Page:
I can still remember the feeling, after getting lost multiple times and then arriving 30 minutes late. With palms sweating and heart beating fast, I finally pulled my car into the dusty makeshift car park. My little city car was almost as much at odds with all the big rugged trucks surrounding it as my corporate attire was with the sea of high visibility vests, hard hats and muddy overalls.
I sure as hell felt like a fish out of water.
I was a young, ambitious marketer, sent out from corporate head office straight into the coal face to meet with the site manager of a big construction project. My brief was to put together a range of case studies and communication pieces to assist the contracts team in securing future projects. Up until this point, I had sat comfortably in my office, and any research had been of the desktop variety.
Nervously, I entered the site office and was quickly put at ease with a smile and a friendly handshake from the site manager. Before I knew it, I was decked out in all the safety gear and off on a guided tour of the site.
Much to my surprise, the site manager was extremely passionate about his job, the project and most importantly the people working with him. Each person I came across was a different character, and so many had great stories to tell. One even had a strange obsession with Kermit the frog – but that’s a story for another day.
After a couple of hours, I left the site with my head spinning, madly jotting down notes on all these different observations and stories I had just heard, before I forgot them.
Suddenly it dawned on me that what was being built here went far beyond the bricks and mortar. It wasn’t about how many steel girders or how many tonnes of concrete were being used. It was about the people. The passion of the people who were working hard to build something new, as well as all the people who were going to benefit from the project once it was completed.
I quickly realised that if I was going to create some powerful communications that are going to really connect with the target audience, then I need to focus on telling these great stories.
I learned two key things that day – the benefits of getting out into the field, and the power of storytelling.
Since then, I’ve come to appreciate storytelling even more—especially in marketing. Whether I was developing content for a radio commercial or a billboard meant to be read at 100 km/h, I’ve kept in mind one simple question—what’s the story? People communicate through stories—not just words, so it’s natural for narratives to be the driving force behind content.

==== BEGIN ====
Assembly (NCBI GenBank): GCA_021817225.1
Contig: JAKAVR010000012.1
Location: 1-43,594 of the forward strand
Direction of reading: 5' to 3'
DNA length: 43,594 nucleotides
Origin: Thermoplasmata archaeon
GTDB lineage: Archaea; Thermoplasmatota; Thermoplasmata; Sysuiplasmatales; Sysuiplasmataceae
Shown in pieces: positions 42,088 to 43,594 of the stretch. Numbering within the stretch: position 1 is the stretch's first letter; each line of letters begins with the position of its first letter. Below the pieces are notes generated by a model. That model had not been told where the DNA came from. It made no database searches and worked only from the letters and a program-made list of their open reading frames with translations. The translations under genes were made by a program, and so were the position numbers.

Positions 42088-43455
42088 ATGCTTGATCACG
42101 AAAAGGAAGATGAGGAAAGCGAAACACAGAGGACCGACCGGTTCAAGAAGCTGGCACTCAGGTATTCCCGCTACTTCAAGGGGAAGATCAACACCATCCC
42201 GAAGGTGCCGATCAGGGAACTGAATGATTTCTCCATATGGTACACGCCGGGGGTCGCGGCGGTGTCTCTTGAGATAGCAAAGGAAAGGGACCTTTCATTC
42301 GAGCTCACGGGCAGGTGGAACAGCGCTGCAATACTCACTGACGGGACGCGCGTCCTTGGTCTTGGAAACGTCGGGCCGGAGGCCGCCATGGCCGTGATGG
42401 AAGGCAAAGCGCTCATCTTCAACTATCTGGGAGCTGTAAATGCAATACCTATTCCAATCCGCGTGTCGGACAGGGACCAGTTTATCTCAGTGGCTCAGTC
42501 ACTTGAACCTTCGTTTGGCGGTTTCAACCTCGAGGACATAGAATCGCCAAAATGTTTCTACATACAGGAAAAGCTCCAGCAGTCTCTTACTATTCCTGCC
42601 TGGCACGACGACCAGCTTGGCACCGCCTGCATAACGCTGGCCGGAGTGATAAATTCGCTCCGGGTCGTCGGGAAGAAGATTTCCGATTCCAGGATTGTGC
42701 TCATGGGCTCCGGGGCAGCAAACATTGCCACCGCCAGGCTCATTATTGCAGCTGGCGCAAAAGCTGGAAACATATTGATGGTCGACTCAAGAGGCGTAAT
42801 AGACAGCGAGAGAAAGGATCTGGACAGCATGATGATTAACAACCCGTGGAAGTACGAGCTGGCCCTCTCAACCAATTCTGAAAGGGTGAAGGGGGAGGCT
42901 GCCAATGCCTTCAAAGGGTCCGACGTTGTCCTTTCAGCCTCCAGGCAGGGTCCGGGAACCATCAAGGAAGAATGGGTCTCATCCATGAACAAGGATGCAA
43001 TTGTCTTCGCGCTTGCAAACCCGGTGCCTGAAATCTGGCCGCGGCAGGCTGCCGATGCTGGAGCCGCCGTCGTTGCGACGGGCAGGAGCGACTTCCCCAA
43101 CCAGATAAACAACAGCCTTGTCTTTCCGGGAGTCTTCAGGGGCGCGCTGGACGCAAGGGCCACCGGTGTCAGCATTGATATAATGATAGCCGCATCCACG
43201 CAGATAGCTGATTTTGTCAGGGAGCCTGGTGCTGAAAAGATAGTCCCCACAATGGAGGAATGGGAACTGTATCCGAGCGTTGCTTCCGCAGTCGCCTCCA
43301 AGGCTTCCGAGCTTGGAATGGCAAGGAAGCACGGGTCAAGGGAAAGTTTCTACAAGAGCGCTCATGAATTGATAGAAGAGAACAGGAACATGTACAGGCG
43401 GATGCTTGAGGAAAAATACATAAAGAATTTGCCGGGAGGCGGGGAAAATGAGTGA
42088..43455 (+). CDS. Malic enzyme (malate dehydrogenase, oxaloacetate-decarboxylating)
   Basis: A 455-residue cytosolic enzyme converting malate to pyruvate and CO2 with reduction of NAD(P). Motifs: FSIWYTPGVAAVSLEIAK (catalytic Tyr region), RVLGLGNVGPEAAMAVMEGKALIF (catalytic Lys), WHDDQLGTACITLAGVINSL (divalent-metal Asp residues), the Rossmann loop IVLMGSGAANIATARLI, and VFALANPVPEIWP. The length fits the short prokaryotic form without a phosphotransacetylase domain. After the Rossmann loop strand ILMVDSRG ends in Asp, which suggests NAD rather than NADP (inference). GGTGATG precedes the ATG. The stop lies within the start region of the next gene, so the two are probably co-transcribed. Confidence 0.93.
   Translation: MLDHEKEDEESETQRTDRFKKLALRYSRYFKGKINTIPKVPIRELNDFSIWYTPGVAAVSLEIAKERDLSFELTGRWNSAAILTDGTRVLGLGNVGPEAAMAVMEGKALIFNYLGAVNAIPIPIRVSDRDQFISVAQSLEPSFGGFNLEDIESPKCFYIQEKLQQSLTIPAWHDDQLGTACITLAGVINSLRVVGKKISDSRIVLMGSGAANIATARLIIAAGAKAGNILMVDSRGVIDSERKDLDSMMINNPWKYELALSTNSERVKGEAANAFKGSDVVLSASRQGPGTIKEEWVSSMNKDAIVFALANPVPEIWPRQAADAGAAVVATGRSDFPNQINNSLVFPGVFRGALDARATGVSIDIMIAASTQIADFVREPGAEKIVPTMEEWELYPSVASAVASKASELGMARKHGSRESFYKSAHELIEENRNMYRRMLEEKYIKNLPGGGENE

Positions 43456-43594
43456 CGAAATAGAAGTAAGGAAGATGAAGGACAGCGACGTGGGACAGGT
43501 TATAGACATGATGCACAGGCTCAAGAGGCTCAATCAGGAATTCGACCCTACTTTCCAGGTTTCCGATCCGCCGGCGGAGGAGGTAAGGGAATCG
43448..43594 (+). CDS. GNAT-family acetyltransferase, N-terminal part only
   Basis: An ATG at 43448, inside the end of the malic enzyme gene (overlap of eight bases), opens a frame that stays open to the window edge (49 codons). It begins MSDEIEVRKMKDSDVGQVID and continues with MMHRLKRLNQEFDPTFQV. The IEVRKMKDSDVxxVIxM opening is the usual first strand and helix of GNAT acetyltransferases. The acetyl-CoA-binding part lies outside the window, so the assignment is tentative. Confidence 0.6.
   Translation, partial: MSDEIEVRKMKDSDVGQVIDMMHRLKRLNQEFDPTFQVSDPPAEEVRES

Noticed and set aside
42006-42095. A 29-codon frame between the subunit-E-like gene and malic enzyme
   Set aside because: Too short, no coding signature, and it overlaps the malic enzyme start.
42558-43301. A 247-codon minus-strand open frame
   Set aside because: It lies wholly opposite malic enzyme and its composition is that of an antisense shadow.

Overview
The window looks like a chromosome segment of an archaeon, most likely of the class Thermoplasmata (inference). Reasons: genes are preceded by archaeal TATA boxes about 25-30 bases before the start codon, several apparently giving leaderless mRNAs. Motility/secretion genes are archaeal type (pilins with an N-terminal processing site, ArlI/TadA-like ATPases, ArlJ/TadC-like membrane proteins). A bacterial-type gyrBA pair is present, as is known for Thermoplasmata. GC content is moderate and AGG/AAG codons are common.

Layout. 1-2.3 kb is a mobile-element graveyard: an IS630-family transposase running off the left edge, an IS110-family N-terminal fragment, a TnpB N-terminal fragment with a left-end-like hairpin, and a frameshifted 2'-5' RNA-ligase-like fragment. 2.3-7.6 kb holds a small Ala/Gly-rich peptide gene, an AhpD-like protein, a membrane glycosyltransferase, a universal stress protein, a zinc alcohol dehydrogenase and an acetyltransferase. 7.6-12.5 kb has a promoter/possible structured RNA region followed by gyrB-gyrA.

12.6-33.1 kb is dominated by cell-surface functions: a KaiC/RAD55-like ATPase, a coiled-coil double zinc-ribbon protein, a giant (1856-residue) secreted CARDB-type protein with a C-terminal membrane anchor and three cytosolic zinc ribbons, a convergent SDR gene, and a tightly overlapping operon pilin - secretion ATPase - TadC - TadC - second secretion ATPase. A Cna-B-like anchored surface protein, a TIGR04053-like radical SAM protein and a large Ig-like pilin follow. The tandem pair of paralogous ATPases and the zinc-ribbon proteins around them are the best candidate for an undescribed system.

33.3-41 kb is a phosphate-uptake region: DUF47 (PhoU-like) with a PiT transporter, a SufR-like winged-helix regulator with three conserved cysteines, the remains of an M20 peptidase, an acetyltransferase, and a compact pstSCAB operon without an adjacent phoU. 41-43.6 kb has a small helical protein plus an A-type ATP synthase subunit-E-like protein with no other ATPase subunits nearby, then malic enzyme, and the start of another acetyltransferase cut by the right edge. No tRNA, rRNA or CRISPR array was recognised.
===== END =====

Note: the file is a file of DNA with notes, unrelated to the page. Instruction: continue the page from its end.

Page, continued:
From my experience, here are the top three ways story-driven content can have an impact on your audience.
- It helps guide your audience.
Let’s face it. We’re bombarded with ads every day, and sometimes there’s only a few nanoseconds to catch our attention and give awareness on a product or service.
How stories can benefit here is by organising key points and guiding the audience from A to Z in a natural and memorable manner. For example, in the above story, if I had simply listed the different basic facts on that construction project, instead of offering an insight into my feelings and the people involved, you probably would’ve stopped reading by now.
Stories are a powerful organizational tool and are vital when conveying pretty much anything to your audience.
- They connect with your audience.
People resonate with stories – not products or services. Aside from guiding your audience, stories also help your audience relate to your brand. Whether we like to admit it or not, we’ve all laughed or teared up from a commercial at one time or another. We laughed or cried because we related to the story in some capacity.
Remember, you’re writing for people, not mindless drones. They need to be able to imagine themselves using your products or services and to accomplish that, you need to be mindful of their everyday motivations. In my introduction, I tried to convey the anxious emotions I felt before setting foot on that construction site in an effort to relate to your own personal experiences with anxiety of feeling like a fish of water. If your audience can resonate with your story, they can resonate with its purpose.
- They’re more memorable.
Without cheating, what did I describe as muddy in the opening paragraph? If you remembered correctly, I did my job. If not, you might remember how nervous I was pulling into that car park for the first time, which in turn will help you remember this story.
Either way, I’ve make some kind of impression.
In short, good stories are memorable, and good storytelling is designed to make the reader/listener/viewer feel something. You could bombard them with a bunch of facts or stats, and they will most likely forget them. But, if your story made them feel something, then that is what they will remember.
As the old saying goes, “People will forget what you said, people will forget what you did, but people will never forget how you made them feel.”
From a commercial perspective, if you can associate your product or service with certain desirable feelings from your customers as they approach the point of purchase, then your storytelling has done its job.
Author: Cameron McIver